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USA curling’s 'Miracurl on Ice' gold-medal win goes viral

USA’s curling gold medal victory was so big that skip John Shuster was trending nationally on Twitter in two versions, the correctly spelled “Shuster” and the misspelled “Schuster.”

John Shuster of the US in action during

John Shuster of the US in action during the Olympics men's curiing gold medal match between USA and Sweden on Feb. 24, 2018. Photo Credit: HOW HWEE YOUNG/EPA-EFE/REX/Shutterstock

How big was Team USA curling skip John Shuster early Saturday morning? So big that he was trending nationally on Twitter in two versions, the correctly spelled “Shuster” and the misspelled “Schuster.”

The hashtag #curling itself was even bigger. By 6 a.m. Eastern Time it was the No. 2 trending topic worldwide, behind only something written in Arabic not believed to be about curling. But by that point, it would not have been a surprise if it were.

Team USA’s upset of Sweden in the gold medal game in South Korea shook the curling world, just as it forced viewers to shake their heads periodically to stave off sleep.

When it ended with the United States’ first gold in the sport at about 4:15 a.m. Eastern (6:15 p.m. in Korea), more than 77,000 people were streaming the event through NBC’s Olympics website.

How many were watching on television on NBCSN? It ended so late that data will not be available until Sunday for the 3 to 4:15 a.m. ET portion of the telecast. But an average of 1.58 million viewers were watching from 1:30 to 3 a.m., a remarkable figure given the hour, the sport and the channel.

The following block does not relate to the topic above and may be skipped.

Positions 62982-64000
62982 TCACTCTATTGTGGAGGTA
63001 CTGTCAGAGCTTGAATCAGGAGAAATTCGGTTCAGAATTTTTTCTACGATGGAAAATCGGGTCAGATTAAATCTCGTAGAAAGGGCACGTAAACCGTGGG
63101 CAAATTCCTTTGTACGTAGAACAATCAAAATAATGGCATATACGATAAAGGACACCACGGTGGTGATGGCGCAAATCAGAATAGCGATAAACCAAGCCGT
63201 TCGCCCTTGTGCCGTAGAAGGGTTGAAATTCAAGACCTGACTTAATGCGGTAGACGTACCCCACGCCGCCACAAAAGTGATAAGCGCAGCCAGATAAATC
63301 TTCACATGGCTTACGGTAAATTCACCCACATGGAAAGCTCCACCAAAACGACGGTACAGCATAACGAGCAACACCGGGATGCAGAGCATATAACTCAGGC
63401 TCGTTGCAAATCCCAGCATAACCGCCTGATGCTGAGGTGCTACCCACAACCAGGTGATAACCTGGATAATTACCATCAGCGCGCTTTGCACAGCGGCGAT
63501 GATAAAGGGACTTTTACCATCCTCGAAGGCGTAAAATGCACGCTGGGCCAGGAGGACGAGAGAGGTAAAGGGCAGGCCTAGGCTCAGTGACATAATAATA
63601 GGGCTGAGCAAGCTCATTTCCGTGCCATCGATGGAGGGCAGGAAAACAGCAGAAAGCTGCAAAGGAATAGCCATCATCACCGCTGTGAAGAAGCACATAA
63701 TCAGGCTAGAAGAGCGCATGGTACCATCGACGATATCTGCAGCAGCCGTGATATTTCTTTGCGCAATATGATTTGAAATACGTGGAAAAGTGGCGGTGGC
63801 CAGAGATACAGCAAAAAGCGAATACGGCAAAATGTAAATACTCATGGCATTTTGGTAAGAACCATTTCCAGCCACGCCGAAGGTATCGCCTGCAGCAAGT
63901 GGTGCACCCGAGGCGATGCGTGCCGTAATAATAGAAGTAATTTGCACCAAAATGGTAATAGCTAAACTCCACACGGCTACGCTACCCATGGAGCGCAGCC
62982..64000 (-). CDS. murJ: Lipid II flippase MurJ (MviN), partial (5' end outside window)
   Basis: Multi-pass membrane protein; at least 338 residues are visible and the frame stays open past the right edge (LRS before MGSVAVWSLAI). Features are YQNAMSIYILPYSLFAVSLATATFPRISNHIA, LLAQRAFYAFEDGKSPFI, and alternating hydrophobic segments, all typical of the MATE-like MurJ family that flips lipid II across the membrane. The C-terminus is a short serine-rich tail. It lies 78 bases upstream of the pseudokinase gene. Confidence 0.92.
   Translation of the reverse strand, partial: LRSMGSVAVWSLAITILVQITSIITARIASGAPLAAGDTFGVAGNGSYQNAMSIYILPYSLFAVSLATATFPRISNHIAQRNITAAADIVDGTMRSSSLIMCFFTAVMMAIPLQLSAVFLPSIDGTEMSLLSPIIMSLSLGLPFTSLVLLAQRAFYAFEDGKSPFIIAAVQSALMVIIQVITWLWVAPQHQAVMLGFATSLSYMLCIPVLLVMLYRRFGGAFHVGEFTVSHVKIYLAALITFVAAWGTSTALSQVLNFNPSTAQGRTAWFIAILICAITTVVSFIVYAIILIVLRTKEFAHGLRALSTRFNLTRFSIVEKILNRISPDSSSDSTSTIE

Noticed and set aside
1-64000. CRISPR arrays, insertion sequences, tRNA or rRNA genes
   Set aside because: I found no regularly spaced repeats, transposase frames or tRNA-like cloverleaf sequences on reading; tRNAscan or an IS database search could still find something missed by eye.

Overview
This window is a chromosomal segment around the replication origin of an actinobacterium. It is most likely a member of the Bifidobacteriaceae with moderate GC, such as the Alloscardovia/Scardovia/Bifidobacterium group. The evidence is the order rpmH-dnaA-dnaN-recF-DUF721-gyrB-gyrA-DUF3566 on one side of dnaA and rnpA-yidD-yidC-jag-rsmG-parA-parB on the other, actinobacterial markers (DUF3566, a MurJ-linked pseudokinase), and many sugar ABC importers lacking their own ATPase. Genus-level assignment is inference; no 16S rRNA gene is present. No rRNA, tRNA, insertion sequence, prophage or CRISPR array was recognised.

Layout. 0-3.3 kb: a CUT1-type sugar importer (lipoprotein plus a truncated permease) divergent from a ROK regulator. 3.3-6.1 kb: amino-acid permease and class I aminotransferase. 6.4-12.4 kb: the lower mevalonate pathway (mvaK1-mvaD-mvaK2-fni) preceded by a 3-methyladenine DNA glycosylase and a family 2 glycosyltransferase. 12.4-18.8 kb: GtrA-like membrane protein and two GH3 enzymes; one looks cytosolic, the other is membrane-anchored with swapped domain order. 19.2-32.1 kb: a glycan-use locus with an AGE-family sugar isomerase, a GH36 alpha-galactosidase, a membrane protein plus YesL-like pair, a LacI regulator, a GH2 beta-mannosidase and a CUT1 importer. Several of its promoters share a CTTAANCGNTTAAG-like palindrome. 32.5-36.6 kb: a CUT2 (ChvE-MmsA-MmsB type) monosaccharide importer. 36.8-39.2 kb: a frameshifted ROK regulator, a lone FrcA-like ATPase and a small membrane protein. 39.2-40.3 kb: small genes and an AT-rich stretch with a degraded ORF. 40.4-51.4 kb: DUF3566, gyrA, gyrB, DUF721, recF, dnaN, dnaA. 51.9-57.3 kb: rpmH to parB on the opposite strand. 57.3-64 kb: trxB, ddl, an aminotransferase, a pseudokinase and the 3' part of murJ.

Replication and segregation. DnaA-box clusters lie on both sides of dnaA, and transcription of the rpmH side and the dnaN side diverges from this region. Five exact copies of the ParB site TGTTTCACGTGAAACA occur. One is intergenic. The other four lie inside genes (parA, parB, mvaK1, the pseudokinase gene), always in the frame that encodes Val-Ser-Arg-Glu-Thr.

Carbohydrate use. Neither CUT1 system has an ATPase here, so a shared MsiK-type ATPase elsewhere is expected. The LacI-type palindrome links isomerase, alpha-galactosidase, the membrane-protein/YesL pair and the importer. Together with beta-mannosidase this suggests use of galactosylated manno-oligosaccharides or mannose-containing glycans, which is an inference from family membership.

NBC covered the event with the trappings of an upset worthy of the moniker “Miracurl on Ice” it was given on social media. That includes cutaways to the celebration at the Duluth Curling Club, coverage of the national anthem ceremony and an in-studio group interview that ended with the quintet singing karaoke to an old Journey song.

NBCSN replayed the match starting at 9:30 a.m. Saturday and NBC was to do so at 3 p.m.

The American team had begun with a 2-4 record before finishing on a historic run.

The key moment against Sweden was a double takeout by Shuster in End 8 that gave the U.S. a 10-5 lead, prompting “U-S-A, U-S-A” chants from American fans in the arena.

“A few days ago, it was unlikely,” play-by-play man Jason Knapp said. “Now it is undeniable. The United States has won curling gold at the Olympics.”

Even before the gold medal game, prime time host Mike Tirico had set up the competition, which started at 1 a.m. ET, by calling it “The biggest night in U.S. curling history.

“People are coming out of the woodwork getting into curling and getting behind this team,” Tirico said. “This morning by phone, they got a pep talk from Mr. T. I pity the Swedes, who are the opponent in this matchup.”

Much, much later, NBC analyst Kevin Martin said, “I’ve never seen anything like this. This win means extreme growth for the sport of curling in the U.S. It will do wonders for the game.”

New York Sports